[Review by Mike Marinaro]
[Writer: David Greenwalt | Director: Bruce Seth Green | Aired: 03/25/1997]
Clunk! Where “Witch” [1×03] came together as a coherent, albeit relatively unimportant, stand-alone story, “Teacher’s Pet” simply can’t work out what it wants to be, and is further bogged down by stale exposition, heavy-handed messages, and a ridiculous plot. While the episode gives Xander his first moment in the spotlight and establishes his tendency to be, as Willow will later put it, “a demon magnet,” it doesn’t really tell us much about him that hasn’t already been established in prior episodes. With a lack of good character work, a shoddy plot, and little depth, the episode fails at what it’s trying to do on pretty much every level.
One glaring problem is structural: “Teacher’s Pet” splits our attention between an overly silly “fork” vampire and the ridiculous she-mantis, neither of which is anything but a schlocky stock villain. The purpose of the vampire is to (1) create some (what ends up being failed) misdirection on who the primary villain is, (2) increase the sense of mystery surrounding Angel, and (3) (too conveniently) expose and then later locate Ms. French. The only worthwhile purpose of the she-mantis seems to be thematic, representing the potency and immaturity of teen sexuality and how it can all-too easily be abused by people in a position of power. The episode, in general, highlights how a child’s notion of the sexual process — through detailed conversation about how the she-mantis reproduces — can actually be one of disgust mixed with desire. These themes do resonate a little due to both Buffy’s romantic rejection of Xander in “Prophecy Girl” [1×12] and Season 2’s focus on adolescent sexuality, but unfortunately the execution and presentation of all of it is downright laughable.
“Teacher’s Pet” does earn a few points in its nuggets of insight into the nature of Xander’s interest in Buffy. This doesn’t cast a particularly positive light on Xander’s motives or personality. In the opening dream sequence he paints Buffy as a girl who is significantly weaker and less assertive than he knows she really is. Xander seems to have also given himself a boost of confidence, assertiveness, and borderline arrogance that Dream Buffy swoons over. While I totally understand how raw sexual desire can easily manifest in a dream, and his desire to prop himself up to what he thinks Buffy sees in Angel, what concerns me is Xander’s subconscious need to weaken Buffy to make him feel manlier. This is doing Buffy, as a person, a great disservice, and shows an incredible amount of immaturity. Knowing this makes me glad that Buffy isn’t interested in Xander in this way, as he’s simply not mature enough yet to sustain a sensible, healthy relationship. Then again, neither is Angel.
Even though Xander still has a lot of selfish traits to work through, I do have to give him props for largely dropping the “I’m not man enough” shtick after this on account of Buffy, once again, saving his life. “Teacher’s Pet” doesn’t even seem aware that this bit of growth is happening though, as nothing in the episode seems to indicate any change occurred — it’s his actions in following episodes that indicate a change!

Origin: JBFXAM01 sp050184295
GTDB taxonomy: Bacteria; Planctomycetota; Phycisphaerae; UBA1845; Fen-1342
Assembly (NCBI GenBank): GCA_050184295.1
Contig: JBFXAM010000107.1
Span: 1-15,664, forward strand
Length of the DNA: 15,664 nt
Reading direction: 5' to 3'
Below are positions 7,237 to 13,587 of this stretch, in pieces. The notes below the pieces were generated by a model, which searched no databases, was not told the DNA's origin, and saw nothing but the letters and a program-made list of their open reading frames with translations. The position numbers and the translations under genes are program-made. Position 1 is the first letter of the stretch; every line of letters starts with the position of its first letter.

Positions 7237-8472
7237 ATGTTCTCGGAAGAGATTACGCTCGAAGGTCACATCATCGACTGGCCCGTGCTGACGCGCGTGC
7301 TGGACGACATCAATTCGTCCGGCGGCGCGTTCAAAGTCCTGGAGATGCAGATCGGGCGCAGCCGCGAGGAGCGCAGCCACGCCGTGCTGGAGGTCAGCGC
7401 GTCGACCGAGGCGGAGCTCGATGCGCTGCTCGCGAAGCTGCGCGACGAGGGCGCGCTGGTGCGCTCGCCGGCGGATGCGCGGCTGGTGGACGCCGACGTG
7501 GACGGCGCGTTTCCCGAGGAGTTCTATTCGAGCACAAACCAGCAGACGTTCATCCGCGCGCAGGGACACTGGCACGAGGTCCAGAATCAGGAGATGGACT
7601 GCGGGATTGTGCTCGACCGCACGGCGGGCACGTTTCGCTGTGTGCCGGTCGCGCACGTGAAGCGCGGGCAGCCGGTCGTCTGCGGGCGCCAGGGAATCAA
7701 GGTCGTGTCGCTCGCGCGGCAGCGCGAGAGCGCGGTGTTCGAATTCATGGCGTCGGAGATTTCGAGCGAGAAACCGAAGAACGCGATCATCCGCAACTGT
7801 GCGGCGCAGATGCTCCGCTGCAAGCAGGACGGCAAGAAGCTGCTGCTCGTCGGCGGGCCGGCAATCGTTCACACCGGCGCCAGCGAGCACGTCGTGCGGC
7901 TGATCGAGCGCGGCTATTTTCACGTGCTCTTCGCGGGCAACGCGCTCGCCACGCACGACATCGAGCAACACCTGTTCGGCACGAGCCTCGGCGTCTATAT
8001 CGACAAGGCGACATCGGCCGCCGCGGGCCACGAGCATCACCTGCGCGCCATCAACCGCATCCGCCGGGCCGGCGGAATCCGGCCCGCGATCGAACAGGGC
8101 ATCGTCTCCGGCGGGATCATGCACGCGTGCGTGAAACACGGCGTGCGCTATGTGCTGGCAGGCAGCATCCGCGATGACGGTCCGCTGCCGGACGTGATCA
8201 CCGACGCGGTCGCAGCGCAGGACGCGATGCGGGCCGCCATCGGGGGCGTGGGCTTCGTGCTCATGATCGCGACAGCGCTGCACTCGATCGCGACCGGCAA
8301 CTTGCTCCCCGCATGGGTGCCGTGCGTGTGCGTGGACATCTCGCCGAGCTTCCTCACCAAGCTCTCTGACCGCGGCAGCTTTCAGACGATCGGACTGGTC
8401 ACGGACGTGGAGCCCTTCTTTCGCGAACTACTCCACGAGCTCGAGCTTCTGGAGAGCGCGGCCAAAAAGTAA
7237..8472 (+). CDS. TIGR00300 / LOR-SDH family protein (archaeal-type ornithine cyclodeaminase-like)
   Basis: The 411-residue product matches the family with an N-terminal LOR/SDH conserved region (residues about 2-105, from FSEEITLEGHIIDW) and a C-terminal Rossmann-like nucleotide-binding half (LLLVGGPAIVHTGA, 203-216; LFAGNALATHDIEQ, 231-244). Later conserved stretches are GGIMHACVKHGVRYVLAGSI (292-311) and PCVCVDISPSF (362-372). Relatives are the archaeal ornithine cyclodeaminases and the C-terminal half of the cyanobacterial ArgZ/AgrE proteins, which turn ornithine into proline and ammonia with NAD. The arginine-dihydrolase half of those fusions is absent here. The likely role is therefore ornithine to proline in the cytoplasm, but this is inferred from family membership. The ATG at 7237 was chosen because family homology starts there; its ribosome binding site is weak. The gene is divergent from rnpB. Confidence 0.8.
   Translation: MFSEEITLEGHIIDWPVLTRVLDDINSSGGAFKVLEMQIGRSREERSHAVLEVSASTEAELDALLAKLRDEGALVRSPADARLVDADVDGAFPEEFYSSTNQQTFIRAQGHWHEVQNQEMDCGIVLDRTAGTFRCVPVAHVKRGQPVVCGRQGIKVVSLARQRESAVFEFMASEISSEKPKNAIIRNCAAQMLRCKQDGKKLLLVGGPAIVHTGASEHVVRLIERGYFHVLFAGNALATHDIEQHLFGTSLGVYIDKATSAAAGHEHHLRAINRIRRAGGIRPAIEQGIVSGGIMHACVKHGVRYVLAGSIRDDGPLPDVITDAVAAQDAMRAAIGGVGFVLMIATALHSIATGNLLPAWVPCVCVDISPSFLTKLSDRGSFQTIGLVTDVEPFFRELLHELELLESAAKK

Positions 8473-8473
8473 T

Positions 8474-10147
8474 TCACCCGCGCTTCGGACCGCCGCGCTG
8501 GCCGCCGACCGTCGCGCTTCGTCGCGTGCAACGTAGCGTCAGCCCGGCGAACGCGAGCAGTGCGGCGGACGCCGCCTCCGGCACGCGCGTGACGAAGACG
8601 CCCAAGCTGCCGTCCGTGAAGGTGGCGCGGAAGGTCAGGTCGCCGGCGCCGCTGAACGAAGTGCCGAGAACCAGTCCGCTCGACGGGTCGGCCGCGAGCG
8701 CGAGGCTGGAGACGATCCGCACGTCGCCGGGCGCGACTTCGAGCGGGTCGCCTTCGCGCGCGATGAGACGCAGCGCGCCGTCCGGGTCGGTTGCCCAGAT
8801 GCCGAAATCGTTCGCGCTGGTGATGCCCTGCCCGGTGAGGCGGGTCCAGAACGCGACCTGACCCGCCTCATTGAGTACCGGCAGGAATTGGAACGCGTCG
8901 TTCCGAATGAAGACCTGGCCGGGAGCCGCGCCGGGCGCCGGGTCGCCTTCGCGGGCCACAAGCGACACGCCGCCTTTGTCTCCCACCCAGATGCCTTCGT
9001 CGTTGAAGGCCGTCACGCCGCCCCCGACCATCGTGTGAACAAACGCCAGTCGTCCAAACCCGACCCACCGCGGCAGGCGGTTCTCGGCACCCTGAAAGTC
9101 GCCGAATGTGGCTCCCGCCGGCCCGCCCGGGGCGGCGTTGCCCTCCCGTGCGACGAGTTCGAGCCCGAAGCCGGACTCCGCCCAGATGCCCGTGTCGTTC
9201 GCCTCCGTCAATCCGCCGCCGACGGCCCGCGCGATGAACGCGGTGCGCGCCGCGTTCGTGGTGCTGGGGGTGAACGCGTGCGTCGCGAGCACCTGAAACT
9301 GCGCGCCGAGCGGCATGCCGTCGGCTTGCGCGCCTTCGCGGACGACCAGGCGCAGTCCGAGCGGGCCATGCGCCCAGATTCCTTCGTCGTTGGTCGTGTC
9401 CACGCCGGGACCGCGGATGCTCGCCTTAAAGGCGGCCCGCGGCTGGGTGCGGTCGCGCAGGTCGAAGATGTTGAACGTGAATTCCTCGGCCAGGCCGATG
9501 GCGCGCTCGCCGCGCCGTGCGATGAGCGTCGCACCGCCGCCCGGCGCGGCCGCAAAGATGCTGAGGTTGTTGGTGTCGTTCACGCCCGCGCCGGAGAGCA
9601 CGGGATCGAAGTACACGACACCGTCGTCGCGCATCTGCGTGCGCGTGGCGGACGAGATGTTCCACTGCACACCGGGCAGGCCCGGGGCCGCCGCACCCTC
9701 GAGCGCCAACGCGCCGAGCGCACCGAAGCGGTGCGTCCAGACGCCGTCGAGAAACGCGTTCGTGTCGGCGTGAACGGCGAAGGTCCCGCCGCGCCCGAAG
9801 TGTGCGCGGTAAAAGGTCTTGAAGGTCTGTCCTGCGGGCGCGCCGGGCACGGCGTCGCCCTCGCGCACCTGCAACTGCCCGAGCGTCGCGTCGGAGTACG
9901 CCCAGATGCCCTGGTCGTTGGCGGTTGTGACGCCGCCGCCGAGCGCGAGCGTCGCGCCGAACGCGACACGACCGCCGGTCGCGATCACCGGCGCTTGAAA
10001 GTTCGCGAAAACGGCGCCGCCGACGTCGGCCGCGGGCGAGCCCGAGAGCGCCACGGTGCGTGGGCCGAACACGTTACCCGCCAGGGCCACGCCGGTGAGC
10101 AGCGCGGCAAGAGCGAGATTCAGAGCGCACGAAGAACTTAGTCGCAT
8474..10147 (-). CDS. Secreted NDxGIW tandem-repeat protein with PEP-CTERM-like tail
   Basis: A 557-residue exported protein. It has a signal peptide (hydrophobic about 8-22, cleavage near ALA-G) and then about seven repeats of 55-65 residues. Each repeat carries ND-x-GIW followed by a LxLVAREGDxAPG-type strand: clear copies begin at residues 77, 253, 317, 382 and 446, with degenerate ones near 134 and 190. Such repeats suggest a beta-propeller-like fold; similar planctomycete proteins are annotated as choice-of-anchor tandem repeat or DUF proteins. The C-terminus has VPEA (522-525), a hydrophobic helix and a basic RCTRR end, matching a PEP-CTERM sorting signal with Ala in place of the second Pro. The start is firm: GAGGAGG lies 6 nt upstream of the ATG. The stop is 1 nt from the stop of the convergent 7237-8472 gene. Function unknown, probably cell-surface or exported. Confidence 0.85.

“Teacher’s Pet” has a few half-baked ideas that fail to coalesce into something coherent, enjoyable, and smart. It’s thematically relevant, but not thematically resonant thanks to a heavy-handed approach. It’s broken story-wise and weak character-wise. These failures, combined with Season 1’s trademark loose-change-in-Whedon’s-pocket production values, make for one of (if not) the very worst episode(s) in not only the season, but in all of Buffy the Vampire Slayer. 😦
Minor Pros/Cons (+/-)
+ Mr. Gregory gives Buffy the best advice possible: “Don’t be sorry; be smart.” I really liked him! 😦
+ Buffy wearing Angel’s leather jacket to school the morning after he gave it to her.
+ The slop they feed the high school students. My high school treated me better, but nothing replaces home-prepared meals by parents that know how to cook.
+ The scene where Principal Flutie forces Buffy to see a grievance counselor.
+ Willow shooting off a cute smile when Buffy says she’s going to do her homework.
+ The quick-cut to Xander playing the guitar when he thinks he’s “scoring” with Ms. French.
+ The ridiculous, but hilarious, scene of Xander fumbling his words all over the place to Ms. French.
+ The fun role reversal of the girls coming to rescue the trapped virgins — both boys. Subversion returns!
+ The message that being a virgin is nothing to be ashamed of, despite what society at large pushes.
– Killing off the biology teacher so soon after establishing a nice connection with Buffy. I’d have liked to have seen that connection grow into something more lasting and substantive.
– All the guys (and Xander) going nuts over Ms. French. Maybe it’s the supernatural influence, but I just don’t find her to be all that attractive.
– Abysmal prosthetics and special effects work.
– The actor who plays the other guy in the cage with Xander overacts up a storm.
– ‘You can learn things in school, kids!’ Heavy-handed messages like this play a hand in the episode’s demise.
– The ending ‘action’ sequence is incredibly poorly directed. Oh, and bug spray and bat sonar? Really?
– Mr. Gregory’s glasses and coat are left in the classroom for a comically long time. You’d think after a teacher got decapitated at school the classroom he taught in would have been searched by someone.
– Lamest. Cliffhanger. Ever. Although I begrudgingly admit that it can be read as thematic foreshadowing for Season 2.
* Buffy’s “oh boy,” in reference to Angel, is a wonderful moment of self-reflection. It’s as if Buffy is self-acknowledging that getting involved with Angel will be problematic, but she can’t stop herself from getting swept up by her emotions anyway.